The message is not very subtle. It overlooks several troubling questions - the loss of American credibility due to unfound weapons of mass destruction in Iraq, the loss of American moral stature due to the Abu Ghraib prison scandal, the loss of American popularity due to a wide international perception of bullying - but it is a message that hits home in the heartland.

For a long time, the United States has defined itself against an enemy that threatened the freedom whose spread throughout the world it sees as a central national calling. That enemy was a Nazi, then a Communist, now a jihadist.

The Bush administration has seized this central truth, couched it in the moralizing and religious idiom that is the language of the Republican Party base, and developed an overarching argument designed to make Kerry look like a conciliatory wimp unprepared to defend America in its hour of need.

To many Europeans, the arguments - full of references to heroes and glory and the mystical forces that Bush, in his concluding speech, identified as "a calling from beyond the stars" - look simplistic, even dangerous.

Ana Palacio, the former Spanish foreign minister in a government that was friendly to Bush, put it this way during a visit to New York this week. "A widespread European view is that it is the very aggression of the United States - and of Israel - that is generating terrorism."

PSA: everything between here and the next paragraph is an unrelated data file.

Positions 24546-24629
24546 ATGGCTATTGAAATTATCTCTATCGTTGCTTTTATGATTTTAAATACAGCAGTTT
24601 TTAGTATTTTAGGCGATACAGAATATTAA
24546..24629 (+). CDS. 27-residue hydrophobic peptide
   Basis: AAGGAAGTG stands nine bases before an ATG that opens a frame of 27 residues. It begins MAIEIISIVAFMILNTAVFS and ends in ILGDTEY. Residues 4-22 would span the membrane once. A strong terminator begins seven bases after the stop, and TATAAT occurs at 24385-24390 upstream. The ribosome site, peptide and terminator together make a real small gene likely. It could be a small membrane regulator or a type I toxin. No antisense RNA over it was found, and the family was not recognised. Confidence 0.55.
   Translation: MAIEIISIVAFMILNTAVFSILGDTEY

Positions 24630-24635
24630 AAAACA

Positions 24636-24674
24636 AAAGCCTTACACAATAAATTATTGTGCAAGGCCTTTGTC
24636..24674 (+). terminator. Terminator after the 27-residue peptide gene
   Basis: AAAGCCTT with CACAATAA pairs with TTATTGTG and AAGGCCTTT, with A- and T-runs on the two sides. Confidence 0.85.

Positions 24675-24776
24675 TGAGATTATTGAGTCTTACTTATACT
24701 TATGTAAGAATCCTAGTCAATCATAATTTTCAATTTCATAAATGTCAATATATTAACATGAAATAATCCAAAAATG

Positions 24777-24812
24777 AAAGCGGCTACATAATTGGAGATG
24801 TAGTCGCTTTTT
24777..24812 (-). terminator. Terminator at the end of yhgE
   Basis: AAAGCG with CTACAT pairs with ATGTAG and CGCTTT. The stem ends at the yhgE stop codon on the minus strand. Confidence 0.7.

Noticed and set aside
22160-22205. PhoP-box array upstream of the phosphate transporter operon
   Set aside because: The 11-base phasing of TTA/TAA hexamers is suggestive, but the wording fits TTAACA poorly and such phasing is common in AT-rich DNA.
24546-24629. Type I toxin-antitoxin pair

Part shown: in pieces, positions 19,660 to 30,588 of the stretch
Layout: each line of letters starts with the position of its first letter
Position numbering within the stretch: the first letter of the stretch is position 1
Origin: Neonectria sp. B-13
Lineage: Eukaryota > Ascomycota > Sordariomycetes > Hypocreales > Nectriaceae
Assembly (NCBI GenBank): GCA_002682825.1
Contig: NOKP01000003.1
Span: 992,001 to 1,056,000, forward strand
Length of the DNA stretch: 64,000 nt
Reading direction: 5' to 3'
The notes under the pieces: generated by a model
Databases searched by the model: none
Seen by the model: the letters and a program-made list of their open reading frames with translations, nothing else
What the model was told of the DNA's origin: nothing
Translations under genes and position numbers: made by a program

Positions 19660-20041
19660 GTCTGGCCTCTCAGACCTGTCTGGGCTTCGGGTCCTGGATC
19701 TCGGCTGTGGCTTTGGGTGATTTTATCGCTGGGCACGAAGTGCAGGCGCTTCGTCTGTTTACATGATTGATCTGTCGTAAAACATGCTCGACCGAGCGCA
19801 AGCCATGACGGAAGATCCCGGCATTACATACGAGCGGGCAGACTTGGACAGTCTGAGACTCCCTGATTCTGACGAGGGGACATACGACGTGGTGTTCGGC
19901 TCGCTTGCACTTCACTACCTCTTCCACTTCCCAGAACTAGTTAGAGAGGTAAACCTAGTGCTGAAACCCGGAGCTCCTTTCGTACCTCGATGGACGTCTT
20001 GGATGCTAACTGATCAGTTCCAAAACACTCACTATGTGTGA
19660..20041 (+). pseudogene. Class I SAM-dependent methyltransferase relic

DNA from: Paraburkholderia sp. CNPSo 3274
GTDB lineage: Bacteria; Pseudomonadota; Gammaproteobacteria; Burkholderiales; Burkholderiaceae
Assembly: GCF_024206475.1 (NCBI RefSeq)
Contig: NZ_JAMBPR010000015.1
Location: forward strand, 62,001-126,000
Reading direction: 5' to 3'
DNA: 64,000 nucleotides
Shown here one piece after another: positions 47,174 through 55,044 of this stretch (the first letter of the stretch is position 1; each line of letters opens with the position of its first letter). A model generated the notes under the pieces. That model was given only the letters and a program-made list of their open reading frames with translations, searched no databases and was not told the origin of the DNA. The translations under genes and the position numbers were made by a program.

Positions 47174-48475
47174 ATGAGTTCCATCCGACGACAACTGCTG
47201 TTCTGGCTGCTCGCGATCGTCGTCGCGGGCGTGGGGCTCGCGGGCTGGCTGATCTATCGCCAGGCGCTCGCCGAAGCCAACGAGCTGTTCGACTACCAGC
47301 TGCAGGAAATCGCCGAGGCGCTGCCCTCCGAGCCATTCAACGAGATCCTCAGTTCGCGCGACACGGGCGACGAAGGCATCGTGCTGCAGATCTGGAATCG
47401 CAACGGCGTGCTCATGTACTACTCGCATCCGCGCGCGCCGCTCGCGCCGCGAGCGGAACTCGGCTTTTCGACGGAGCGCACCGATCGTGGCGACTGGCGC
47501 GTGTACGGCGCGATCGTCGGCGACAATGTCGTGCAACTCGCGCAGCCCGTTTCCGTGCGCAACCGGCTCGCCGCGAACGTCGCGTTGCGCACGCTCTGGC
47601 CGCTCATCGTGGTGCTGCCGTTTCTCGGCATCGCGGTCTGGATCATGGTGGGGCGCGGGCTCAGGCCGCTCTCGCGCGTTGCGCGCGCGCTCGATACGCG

But such ideas do not impinge on Republican certainties expressed with a force insistent enough to frame the debate in America. The chants of "USA, USA, USA," that have risen repeatedly from the crowd in Madison Square Garden, most deafeningly when Bush said he would "never relent in defending America, whatever it takes," are indicative of a restive national mood.

While the nations of Europe have quietly retired from history - at least the history of great national combats - and placed their faith in international institutions and laws, the United States has entered upon another epic struggle that it sees as defining for the future of mankind. "A struggle of historic proportions," Bush called it, waged by "the greatest force for good on this earth."

A day earlier, Vice President Dick Cheney said, "The election of 2004 is one of the most important, not just in our lives, but in our history." On it, he suggested, hinged the security of the American people.

But, Cheney went on, "Senator Kerry denounces American action when other countries don't approve."

Then came the punch line: "George W. Bush will never seek a permission slip to defend the American people."

Because those Bundestag visitors still do not believe Bush may win, Ischinger does not get asked about the consequences of such a victory.

But privately he is worried about the future of trans-Atlantic relations. "I can see the European editorials," he says, "the expressions of disbelief."

This week has made the roots of that disbelief clear: A big part of the United States is pumped up for a mission to demonstrate in the Middle East what Bush called "the transformative power of liberty."

Transformative upheaval is not the European thing these days: Been there, done that. So the Continent is worried.

Roger Cohen can be reached at rocohen@nytimes.com.

iht.com